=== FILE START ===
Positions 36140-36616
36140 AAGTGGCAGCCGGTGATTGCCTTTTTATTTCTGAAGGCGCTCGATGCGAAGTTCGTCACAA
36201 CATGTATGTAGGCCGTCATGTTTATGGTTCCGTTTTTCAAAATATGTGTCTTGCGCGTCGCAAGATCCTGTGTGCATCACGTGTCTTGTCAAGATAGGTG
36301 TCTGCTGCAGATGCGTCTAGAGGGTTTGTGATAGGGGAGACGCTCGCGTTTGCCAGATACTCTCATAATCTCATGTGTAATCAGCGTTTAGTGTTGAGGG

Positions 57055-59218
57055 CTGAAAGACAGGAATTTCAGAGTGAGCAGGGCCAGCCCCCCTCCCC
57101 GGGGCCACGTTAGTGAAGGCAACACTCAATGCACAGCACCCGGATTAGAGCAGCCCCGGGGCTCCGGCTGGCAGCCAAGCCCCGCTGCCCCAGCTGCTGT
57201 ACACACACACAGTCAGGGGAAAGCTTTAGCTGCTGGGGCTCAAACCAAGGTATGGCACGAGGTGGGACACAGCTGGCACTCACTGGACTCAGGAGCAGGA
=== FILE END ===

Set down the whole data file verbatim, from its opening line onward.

Positions 36140-36616
36140 AAGTGGCAGCCGGTGATTGCCTTTTTATTTCTGAAGGCGCTCGATGCGAAGTTCGTCACAA
36201 CATGTATGTAGGCCGTCATGTTTATGGTTCCGTTTTTCAAAATATGTGTCTTGCGCGTCGCAAGATCCTGTGTGCATCACGTGTCTTGTCAAGATAGGTG
36301 TCTGCTGCAGATGCGTCTAGAGGGTTTGTGATAGGGGAGACGCTCGCGTTTGCCAGATACTCTCATAATCTCATGTGTAATCAGCGTTTAGTGTTGAGGG

Positions 57055-59218
57055 CTGAAAGACAGGAATTTCAGAGTGAGCAGGGCCAGCCCCCCTCCCC
57101 GGGGCCACGTTAGTGAAGGCAACACTCAATGCACAGCACCCGGATTAGAGCAGCCCCGGGGCTCCGGCTGGCAGCCAAGCCCCGCTGCCCCAGCTGCTGT
57201 ACACACACACAGTCAGGGGAAAGCTTTAGCTGCTGGGGCTCAAACCAAGGTATGGCACGAGGTGGGACACAGCTGGCACTCACTGGACTCAGGAGCAGGA